It’s Jazz

Jazz Improvisation

A Brief Historical Sketch

Improvisation, in general musical terms, is a form of theme and variation that dates back to the 14th century, and still remained a popular challenge to musicians. In this form a given melody is played, and through the act of extemporizing spontaneously, using the process of variation and ornamentation over a harmonic framework, the melody is played and then repeated as many times as desired.

The Development of Jazz Styles

The African element was very important in contributing to the development of Jazz, which is the American word for improvisation on a given folk or popular melody. Let’s look into the major contributing factors in Jazz music: The Work Song, the Play Song and Religious Music.

Africans were imported from their homeland to work in the cotton fields and the railroads in the southern states of America. This culture used music and dance for every occasion including work.

The first class of music, and the most primitive, was the Work Song. It was sung without accompaniment, in a rhythm which was compatible with the work being done.

The second class of song was the play song, which was later known as the blues. It was a blending of folk poetry and song. The poetry was a strict pattern of three lines, and with the addition of music and song it evolved into what was later known as the 12- bar Blues. The songs message was to speak of the hope, fears and experiences of these people. The song could be a sad one or a happy one.

The third and final class of pre-Jazz music was the Religious Song. The Gospel song was virtually a marriage between the English non-conformist hymn and the Work Song. These were sung during worship services and were improvised as a joyful hymn which was called a jubilee, accompanied by the clapping of hands and the stomping of feet, and at times a guitar or two or piano was used.

The Ragtime and early Jazz music style began developing toward the end of the 19th century, and was essentially inspired by the military march and cakewalk used in minstrel shows. The music was later popularized by being notated on paper and circulated as sheet music.

Traditional Jazz started in two areas ñ New Orleans and Chicago. It was during this period that Jazz improvisation as we know it, began. Small groups of musicians playing usually one trumpet, one clarinet, a trombone, banjo, tuba or bass, and piano would get together and jam. Their variations would stay fairly close to the original melody, using a form of arpeggio or scale-like figures, passing notes, and anticipation’s to decorate the melody. The Blues was always in evidence, and the phrasing was in a two-or four-bar section with opportunities for breaks (short cadenzas at the end of each musicians solo).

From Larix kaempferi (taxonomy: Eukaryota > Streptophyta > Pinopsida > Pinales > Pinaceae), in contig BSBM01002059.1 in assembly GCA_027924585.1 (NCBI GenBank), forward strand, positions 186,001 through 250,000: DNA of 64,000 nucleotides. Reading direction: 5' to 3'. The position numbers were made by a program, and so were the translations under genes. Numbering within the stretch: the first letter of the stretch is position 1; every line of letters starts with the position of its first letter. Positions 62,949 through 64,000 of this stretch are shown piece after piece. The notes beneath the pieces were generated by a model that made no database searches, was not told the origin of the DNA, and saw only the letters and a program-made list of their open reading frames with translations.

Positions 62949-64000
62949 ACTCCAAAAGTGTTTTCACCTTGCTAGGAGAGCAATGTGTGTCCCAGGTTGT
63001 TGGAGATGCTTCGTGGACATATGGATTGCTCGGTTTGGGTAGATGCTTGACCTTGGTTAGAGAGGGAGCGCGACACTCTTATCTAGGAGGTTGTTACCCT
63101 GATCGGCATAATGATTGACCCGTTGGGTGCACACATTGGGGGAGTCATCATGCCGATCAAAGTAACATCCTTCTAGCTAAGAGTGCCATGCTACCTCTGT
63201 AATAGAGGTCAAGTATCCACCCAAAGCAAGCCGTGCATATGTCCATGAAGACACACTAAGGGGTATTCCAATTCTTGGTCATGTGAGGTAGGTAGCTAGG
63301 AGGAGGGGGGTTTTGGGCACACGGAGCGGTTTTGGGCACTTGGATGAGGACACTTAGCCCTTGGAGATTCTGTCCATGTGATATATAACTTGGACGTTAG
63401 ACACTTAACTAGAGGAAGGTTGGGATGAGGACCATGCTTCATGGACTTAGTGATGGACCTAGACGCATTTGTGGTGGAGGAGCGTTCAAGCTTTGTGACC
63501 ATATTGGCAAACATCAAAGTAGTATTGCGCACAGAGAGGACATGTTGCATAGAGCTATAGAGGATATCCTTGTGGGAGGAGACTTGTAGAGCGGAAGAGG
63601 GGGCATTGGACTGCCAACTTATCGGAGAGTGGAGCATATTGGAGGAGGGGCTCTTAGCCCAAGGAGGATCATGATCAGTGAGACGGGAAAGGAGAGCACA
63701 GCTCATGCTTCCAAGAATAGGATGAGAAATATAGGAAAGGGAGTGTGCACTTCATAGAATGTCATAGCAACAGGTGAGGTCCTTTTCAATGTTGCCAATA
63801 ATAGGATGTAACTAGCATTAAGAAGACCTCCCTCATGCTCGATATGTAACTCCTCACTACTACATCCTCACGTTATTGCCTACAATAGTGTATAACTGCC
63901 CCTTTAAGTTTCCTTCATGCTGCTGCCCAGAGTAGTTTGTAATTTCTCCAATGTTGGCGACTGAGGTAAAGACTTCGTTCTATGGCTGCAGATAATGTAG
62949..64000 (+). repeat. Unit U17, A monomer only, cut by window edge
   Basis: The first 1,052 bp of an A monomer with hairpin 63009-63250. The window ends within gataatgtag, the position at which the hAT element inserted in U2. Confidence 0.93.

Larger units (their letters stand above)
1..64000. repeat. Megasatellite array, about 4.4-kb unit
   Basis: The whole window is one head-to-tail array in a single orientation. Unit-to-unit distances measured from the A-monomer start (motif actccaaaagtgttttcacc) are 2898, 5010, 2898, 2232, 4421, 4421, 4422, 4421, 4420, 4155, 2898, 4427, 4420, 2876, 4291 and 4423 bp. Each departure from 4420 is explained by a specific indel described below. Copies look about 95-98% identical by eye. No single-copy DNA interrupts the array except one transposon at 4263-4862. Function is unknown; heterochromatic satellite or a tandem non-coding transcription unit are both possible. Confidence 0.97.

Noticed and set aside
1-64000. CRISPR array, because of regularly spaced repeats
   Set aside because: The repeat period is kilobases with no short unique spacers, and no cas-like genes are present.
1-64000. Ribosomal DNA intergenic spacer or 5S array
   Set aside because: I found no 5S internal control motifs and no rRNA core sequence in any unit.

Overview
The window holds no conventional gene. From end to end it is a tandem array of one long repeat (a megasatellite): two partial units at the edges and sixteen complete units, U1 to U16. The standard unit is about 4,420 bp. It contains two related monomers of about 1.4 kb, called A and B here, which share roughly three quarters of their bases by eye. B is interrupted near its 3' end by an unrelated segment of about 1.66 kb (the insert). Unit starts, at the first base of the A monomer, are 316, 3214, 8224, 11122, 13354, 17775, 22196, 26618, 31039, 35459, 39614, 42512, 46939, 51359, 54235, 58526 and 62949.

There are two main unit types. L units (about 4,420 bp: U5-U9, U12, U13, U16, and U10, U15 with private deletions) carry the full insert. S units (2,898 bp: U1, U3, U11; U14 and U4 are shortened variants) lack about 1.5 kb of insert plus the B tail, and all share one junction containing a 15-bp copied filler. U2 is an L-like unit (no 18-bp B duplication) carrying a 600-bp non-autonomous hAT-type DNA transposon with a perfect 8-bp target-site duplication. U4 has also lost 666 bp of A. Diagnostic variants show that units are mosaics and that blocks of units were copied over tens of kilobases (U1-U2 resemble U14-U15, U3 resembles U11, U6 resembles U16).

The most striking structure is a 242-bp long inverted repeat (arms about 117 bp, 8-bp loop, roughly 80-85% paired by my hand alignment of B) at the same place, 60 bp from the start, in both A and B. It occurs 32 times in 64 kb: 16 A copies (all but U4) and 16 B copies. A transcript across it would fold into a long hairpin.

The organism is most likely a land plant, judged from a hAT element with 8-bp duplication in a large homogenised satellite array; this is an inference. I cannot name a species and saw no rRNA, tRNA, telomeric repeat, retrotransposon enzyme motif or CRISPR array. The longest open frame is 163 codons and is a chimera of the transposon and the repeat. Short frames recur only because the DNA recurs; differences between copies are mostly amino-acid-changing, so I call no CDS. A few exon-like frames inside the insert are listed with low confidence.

The swing era of the 1930s was the first time this style of Jazz improvisation was committed to paper. Large combinations of instruments were used, but still the pure spontaneous improvisation was retained for the individual soloist. This period was known as the Big Band Era. Swing music continued into the Forties gradually winning success, and many of its techniques were absorbed by the world of commercial dance music.

For the younger musicians, they found arranged swing dull, and they became tired of its harmonic clichés, its rhythmic monotony and its improvisatory limitations. Pioneer Jazz men of the Forties aimed for a clean break with the now commercial swing music of the Thirties. They began constructing new compositions upon the harmonies of the already familiar popular tunes, and broke the symmetrical type of two-bar, four-bar phrasing (even-length phrasing), and lengthened, or even broke, the natural phrasing of the song upon which the improvisation was based. They even went as far as to substitute the harmonies of the popular tune, changing its skeleton. More complex rhythms were used-double time, triplets, and accents on the weak parts of the bars. The blues scales and the flatted fifth chords of the 9th and 13th tones were added (it may be noted that this was borrowed from the impressionistic composers of that period). And again at this time it was a return to the smaller ensemble. This period of the Forties was known as the Be Bop Era.

During the Cool jazz time of the Fifties, jazz groups began using a wider variety of time signatures, e.g. 5/4 and 11/4. The sound of the music was almost slanted toward a classical feeling as opposed to the hot, emotional sound of traditional and Be Bop Jazz. Its variations were more economical and understated. The demands on reading and improvising were extremely high, and classical devices were especially incorporated.

The music of the Sixties was known as the Third Stream or Mainstream music. It was essentially neither Jazz nor Non Jazz, but it borrowed something from each. This modern wave of modern Jazz musicians concerned itself with experiments (modal, atonal and 12-tone serial music) as the basis of the musical expression. Here the innovators, as ever, improvised in small groups. They began with an agreed theme, but after this the music was free to progress where it pleased, the players exchanging melodic and harmonic and rhythmic ideas. Forms and harmonies were not tied to a progression. Rhythms were not necessarily governed by time signatures, and melodies were not bound to established tonalities.

In summary, improvisation has been the expression of emotions and thought since the beginning combinations of sound and rhythm, since the beginning of music as a science for expression.